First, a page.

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Shock for consumers with new labelling law

Consumers are set to be horrified when they see what harmful substances they have been feeding their children in some fruit juices, when producers list all ingredients on their labels, as required by the new Consumer Protection Act that came into effect this month, and which stipulates accurate product labelling.
This is according to SurePure marketing executive Steve Miller who said that when consumers started to understand how many preservatives were in the juices they buy, or how little nutrient value was left after the ultra-high levels of heat their juice had been subjected to, they were going to be shocked, and producer brands were going to suffer as a result.

"Consumers will be able to read the labels on their juices and see exactly what kind of processed beverage concoction is masquerading as 'pure fruit juice' as the way producers process, pad and preserve their products will be a little more evident in the future and the ugly truth revealed," he said.

"If producers follow the letter of the new law, consumers will know exactly what ingredients are in the beverage, and what little nutritional value they actually contain. Consumers will be horrified at the pervasiveness of sugar, colourants, flavourants and especially preservatives most juices they feed to their families contain."

Since the act does not stipulate that "all ingredients need to be listed" manufacturers will still be able to keep consumers in the dark regarding certain ingredients in fruit juices.

Miller warns that while producers will, in theory, have to be totally truthful as to what ingredients, additives and preservatives their juices contain, they are still allowed not to list certain preservatives.

"Nor will many consumers understand the industry fudging that goes on when it comes to how much actual fruit juice is in the beverage, e.g. the muddle that is NFC, nectars vs juices, etc will remain totally opaque," he added.

Miller said that the main problem was that ingredients needed to be listed in order of weight, volume or prevalence - so water, sugar and so on will be listed. "But, we all know that some of the most dangerous additives to fruit juice, like preservatives, are added in relatively tiny amounts, so are very hard to analyse and so may slip through the cracks."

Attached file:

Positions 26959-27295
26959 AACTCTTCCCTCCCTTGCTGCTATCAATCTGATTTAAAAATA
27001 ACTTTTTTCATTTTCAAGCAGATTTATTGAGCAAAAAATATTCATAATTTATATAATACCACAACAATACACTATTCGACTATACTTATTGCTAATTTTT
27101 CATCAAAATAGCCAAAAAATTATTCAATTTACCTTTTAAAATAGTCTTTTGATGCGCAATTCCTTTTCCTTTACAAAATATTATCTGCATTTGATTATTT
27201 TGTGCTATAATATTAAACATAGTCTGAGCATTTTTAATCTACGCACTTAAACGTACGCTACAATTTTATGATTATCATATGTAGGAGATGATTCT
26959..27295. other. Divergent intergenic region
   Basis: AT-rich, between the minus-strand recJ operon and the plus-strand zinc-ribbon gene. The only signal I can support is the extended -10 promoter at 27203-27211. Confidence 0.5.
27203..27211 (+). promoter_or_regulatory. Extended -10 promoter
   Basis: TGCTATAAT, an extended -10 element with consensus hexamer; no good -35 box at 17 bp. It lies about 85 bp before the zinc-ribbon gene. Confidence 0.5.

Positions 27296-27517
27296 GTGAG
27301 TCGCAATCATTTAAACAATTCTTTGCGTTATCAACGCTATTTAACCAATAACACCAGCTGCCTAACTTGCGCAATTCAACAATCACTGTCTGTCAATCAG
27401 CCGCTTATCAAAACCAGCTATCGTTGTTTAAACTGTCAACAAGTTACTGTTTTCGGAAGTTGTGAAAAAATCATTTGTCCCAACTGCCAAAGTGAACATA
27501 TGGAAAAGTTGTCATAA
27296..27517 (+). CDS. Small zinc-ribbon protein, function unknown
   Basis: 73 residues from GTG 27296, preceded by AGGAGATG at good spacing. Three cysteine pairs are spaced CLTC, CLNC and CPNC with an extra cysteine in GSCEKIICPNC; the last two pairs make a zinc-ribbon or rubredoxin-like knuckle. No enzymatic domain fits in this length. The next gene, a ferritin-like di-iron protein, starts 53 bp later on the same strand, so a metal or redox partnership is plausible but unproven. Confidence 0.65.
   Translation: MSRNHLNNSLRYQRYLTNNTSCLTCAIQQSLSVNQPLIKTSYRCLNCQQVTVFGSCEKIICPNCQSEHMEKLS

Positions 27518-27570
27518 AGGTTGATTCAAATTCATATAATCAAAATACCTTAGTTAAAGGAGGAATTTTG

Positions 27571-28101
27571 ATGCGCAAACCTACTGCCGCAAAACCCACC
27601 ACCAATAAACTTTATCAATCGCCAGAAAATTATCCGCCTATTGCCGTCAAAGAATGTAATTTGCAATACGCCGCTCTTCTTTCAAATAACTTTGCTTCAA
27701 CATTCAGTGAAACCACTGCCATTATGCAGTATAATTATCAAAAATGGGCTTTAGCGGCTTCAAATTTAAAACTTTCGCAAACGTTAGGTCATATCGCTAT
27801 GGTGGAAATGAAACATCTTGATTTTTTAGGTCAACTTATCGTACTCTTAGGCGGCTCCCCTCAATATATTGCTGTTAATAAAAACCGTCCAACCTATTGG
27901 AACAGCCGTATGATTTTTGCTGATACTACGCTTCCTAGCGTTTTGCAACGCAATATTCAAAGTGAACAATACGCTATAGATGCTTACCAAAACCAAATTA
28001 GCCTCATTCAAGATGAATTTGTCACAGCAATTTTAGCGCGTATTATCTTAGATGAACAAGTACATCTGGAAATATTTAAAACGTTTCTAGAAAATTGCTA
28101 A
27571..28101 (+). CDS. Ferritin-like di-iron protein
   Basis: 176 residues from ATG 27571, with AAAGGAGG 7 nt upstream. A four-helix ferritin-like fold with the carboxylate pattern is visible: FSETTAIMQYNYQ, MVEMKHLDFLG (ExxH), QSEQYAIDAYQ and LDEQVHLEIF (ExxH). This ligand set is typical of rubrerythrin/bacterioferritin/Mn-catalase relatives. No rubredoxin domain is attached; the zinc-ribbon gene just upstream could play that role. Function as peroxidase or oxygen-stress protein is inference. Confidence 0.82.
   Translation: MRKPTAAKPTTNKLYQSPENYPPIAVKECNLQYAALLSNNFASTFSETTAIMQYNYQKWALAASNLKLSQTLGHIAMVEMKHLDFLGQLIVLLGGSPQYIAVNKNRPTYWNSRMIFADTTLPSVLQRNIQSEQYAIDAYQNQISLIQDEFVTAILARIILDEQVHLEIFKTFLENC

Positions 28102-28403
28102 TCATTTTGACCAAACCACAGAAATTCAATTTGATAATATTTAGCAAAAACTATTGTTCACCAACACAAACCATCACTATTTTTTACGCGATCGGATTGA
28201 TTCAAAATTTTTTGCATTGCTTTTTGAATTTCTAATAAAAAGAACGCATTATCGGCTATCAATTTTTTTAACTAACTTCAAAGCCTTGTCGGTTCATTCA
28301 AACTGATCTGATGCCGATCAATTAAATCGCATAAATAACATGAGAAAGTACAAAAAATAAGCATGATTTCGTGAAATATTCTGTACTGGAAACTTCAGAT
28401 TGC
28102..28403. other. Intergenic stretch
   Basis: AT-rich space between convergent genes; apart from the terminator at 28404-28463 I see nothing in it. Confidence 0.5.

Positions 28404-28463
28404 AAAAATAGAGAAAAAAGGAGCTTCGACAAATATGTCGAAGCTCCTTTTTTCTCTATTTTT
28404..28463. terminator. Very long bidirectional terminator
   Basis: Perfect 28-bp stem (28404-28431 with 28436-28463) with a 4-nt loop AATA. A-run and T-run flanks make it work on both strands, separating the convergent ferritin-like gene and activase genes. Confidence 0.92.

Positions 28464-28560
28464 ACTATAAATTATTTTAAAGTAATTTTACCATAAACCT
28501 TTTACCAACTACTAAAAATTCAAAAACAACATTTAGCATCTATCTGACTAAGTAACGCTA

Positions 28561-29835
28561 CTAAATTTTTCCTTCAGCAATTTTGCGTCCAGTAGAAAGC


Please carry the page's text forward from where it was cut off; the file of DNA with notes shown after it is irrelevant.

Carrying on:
He stressed that it was not just ingredients that needed policing, but processes and practices as well.

SurePure is a global leader in liquid photopurification, the green alternative to pasteurisation and chemicals.
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SOURCE

I-Net Bridge
For more than two decades, I-Net Bridge has been one of South Africa’s preferred electronic providers of innovative solutions, data of the highest calibre, reliable platforms and excellent supporting systems. Our products include workstations, web applications and data feeds packaged with in-depth news and powerful analytical tools empowering clients to make meaningful decisions.

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Comment
Glyn Fogell
I'm afraid that Steve's comments are wildly inaccurate in a number of respects.1. This is nothing to do with the CPA which became effective on 1 April last year. This is to do with GNR146 under the FCD Act which became effective on 1 March2. Ingredients had to be listed fully under the previous Regulations published as GNR2034. THis continues to be the case under R146.3. Juice content Juices, Nectarws and Drinks must be declarfed correctly in terms of R286 under the APS Act and this has been in place for many years also.This article is scaremoingering and information should have been validated prior to publication. I believe that it should be retracted.
Posted on 27 Mar 2012 11:48
Glyn Fogell
Actually....this nothing more than advertorial and should be disregarded as purely a means of generating business.
Posted on 27 Mar 2012 22:00

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